The American justice system guarantees all, whether victim or accused, equal and just treatment under the law. The Eighth Amendment strengthens this by prohibiting cruel and unusual punishment. In Atkins v. Virginia, the U.S. Supreme Court expanded this by deeming execution of people with intellectual and/or developmental disabilities (IDD) unconstitutional. However, a lack of concrete standards for IDD classification within the justice system leads to individuals with IDD being placed on death row.
Ernest Lee Johnson sits on death row for the murders of Mary Bratcher, Mable Scruggs, and Fred Jones during a robbery of a Casey’s General Store in 1994. While Johnson’s culpability is unquestionable, ample evidence demonstrates his IDD status. Unfortunately, repeated misrepresentation of his condition caused the dismissal of his claims of IDD. To respect Johnson’s constitutional rights, adequate expert opinion is not only necessary but required.
When the Supreme Court ruled in Atkins v Virginia, it employed guidelines outlined by the American Association on Intellectual and Developmental Disabilities (AAID) and the American Psychiatric Association (APA), defining IDD individuals as displaying the following:
- Significantly subaverage intellectual functioning, defined by an IQ score at least two standard deviations below the mean (around 70 or below with a 5-point standard error measurement)
- Significant limitations in adaptive functioning
- Onset of IDD characteristics in the developmental stage of life (or first 18 years)
However, despite the official ruling, states are not required to use these standards and can follow their own discretion (Supreme Court Finds Texas Briseno Factors for Establishing Intellectual Disability Unconstitutional; Crowell). Throughout his trial and sentencing, Johnson’s IDD status was repeatedly misrepresented. From age 8, there have been nine documented evaluations of Johnson’s IQ. Three of these were below the cutoff (70) for IDD classification and two were within the grey area (70-75). These are even lower when adjusted for the Flynn Effect, a phenomenon where IQ scores rise over time.
Although the full-scale IQ submitted for trial was 67 (from when Johnson was 43), meeting the standard for IDD, the Missouri state expert, Dr. Gerald Heisler, dismissed these results based on his belief that Johnson was intentionally trying to lower his score. This was based solely on perception. However, no objective test to measure effort was given. Instead, Dr. Heisler submitted an IQ score of 95 obtained using the Revised Beta exam, which is typically administered in a group setting as a “quick estimate of general intellectual activity.” This is the sole piece of evidence against Johnson’s claim of IDD.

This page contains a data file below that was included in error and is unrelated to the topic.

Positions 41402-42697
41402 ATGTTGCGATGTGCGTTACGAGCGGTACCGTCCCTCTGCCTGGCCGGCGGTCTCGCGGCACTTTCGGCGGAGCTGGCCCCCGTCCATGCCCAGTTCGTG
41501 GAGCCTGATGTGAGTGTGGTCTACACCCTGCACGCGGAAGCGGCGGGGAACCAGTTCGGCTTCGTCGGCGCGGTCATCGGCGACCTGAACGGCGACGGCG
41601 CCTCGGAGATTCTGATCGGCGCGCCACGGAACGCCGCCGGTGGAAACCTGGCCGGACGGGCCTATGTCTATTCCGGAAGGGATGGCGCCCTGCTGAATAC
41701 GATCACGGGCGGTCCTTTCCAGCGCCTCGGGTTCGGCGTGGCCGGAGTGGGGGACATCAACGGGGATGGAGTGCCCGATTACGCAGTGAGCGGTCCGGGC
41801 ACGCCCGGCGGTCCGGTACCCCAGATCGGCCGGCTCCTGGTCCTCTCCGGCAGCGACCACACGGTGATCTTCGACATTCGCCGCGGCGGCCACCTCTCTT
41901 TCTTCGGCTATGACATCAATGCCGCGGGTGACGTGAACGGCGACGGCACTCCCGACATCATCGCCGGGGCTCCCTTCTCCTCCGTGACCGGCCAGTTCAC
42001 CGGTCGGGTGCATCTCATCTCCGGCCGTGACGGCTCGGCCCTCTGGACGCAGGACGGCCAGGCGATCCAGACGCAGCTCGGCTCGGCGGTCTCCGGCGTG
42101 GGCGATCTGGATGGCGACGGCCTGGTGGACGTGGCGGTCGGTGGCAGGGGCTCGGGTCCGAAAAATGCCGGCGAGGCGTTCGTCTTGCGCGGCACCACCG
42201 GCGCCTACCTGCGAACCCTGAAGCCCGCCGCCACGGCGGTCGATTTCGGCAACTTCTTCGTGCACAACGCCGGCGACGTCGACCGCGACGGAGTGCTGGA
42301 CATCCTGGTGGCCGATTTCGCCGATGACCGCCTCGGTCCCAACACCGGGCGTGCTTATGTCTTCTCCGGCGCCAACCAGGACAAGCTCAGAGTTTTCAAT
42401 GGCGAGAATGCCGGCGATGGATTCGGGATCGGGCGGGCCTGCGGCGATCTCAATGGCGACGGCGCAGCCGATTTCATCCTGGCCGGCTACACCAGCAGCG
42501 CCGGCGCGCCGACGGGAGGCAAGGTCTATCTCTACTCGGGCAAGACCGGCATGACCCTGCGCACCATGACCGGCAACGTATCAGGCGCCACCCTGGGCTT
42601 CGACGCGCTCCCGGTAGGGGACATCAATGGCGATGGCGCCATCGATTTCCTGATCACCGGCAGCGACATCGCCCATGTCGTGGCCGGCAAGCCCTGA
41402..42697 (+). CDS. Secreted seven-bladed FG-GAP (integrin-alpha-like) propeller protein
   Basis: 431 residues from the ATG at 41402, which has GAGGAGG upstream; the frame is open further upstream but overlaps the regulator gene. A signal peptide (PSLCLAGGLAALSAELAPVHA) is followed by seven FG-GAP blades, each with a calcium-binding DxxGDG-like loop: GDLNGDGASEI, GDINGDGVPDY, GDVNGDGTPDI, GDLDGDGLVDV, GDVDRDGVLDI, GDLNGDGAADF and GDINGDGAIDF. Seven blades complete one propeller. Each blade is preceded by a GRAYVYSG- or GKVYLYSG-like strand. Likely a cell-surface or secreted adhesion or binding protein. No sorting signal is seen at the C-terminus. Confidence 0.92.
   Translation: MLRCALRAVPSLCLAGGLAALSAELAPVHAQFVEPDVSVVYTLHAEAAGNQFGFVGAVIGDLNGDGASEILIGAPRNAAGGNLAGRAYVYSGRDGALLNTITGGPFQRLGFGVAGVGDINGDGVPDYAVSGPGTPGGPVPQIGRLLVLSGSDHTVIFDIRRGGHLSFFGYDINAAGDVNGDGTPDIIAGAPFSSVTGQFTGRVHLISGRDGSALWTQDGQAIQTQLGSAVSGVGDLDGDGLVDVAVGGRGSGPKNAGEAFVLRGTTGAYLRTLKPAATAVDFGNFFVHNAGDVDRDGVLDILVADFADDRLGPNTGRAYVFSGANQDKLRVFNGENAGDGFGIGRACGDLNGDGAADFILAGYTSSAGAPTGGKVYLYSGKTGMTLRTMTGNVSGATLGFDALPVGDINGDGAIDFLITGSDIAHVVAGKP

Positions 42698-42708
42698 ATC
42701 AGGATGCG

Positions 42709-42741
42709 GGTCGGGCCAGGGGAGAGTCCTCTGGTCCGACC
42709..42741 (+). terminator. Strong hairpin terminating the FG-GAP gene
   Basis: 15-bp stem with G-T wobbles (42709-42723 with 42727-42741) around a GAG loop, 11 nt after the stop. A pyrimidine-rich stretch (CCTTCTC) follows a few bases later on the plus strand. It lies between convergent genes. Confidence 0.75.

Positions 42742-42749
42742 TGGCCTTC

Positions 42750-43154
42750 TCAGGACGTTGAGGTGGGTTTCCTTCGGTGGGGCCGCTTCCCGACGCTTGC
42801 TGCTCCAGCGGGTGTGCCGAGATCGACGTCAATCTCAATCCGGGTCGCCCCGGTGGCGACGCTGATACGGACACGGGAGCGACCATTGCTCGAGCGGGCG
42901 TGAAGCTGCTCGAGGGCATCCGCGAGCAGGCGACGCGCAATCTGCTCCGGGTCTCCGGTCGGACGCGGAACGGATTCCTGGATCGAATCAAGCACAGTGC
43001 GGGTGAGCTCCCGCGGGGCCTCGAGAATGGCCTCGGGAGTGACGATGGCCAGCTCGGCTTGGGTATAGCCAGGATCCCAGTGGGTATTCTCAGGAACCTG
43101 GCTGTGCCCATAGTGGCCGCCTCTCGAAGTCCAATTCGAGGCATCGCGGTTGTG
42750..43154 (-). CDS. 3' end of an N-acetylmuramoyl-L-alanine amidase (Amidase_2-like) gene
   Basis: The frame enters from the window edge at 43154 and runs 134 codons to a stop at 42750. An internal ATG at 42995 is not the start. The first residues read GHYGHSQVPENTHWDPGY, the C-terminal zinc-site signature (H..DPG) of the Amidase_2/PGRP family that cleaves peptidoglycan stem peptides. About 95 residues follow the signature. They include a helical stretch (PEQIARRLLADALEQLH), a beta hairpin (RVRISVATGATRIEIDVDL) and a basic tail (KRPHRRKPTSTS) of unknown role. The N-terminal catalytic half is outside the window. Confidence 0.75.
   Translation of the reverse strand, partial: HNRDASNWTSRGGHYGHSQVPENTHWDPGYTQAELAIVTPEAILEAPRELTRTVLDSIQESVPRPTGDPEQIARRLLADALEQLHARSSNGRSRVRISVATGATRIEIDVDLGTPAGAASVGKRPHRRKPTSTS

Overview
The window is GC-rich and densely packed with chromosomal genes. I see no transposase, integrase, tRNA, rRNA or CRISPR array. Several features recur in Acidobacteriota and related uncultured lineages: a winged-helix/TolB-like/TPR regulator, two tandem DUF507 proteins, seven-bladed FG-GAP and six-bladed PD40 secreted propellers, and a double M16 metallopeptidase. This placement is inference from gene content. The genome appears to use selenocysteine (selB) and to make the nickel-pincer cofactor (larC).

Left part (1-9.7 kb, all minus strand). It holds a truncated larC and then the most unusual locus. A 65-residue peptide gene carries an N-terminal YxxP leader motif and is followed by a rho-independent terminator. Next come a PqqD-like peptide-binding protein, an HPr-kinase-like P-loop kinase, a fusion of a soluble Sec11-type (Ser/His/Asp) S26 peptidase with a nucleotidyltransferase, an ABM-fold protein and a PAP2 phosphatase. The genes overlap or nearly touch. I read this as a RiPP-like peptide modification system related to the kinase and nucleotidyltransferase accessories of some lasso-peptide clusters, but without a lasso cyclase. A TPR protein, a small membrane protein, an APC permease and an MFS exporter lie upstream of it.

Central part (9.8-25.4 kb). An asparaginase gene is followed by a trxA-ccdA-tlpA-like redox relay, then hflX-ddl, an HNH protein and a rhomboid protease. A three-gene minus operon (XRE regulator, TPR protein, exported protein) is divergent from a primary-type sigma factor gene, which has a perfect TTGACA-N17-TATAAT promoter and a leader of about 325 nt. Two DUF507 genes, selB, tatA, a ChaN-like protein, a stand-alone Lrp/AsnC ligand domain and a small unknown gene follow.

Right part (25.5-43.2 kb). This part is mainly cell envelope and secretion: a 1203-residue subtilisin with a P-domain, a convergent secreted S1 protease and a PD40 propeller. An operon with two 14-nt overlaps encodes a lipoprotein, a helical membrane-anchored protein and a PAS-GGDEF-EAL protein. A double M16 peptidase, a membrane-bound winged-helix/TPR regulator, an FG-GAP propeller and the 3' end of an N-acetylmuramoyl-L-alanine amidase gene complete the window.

Despite an IDD classification requiring deficits in adaptive functioning, Johnson was not tested for it. Instead, the court and Dr. Heisler relied on witness reports and testimonies from prison guards and other laypeople from the prison. Additionally, no testimony was collected from individuals from Johnson’s childhood or outside the criminal justice system to establish the history of his condition. Furthermore, both the court and Dr. Heisler disregarded Johnson’s family history. His mother and brother both have IDDs, showing a genetic predisposition, and his mother drank alcohol during her pregnancy, increasing the risk of fetal alcohol syndrome, a common cause of IDD. Both were excluded from Dr. Heisler’s evaluation.
In spite of Johnson’s guilt, we must respect his constitutional rights. The absence of uniform standards for IDD in the legal system and the deficiencies of the state expert’s evaluation and evidence presentation are some of the factors that led to the jury’s uninformed decision to reject Johnson’s claim of IDD. Because of this, it’s clear that proper expert opinion is required, and thus we implore Gov. Parson to consult the necessary experts — not just for Johnson’s sake, but also for the sanctity of the constitution and the law.
Matthew Rosene, Sneha Chaturvedi, and Anna Fenstermacher are Ph.D., MD/Ph.D., and OTD students respectively at Washington University School of Medicine and are members of LouHealth, a student-led policy and public health advocacy response to COVID-19.
Originally Appeared Here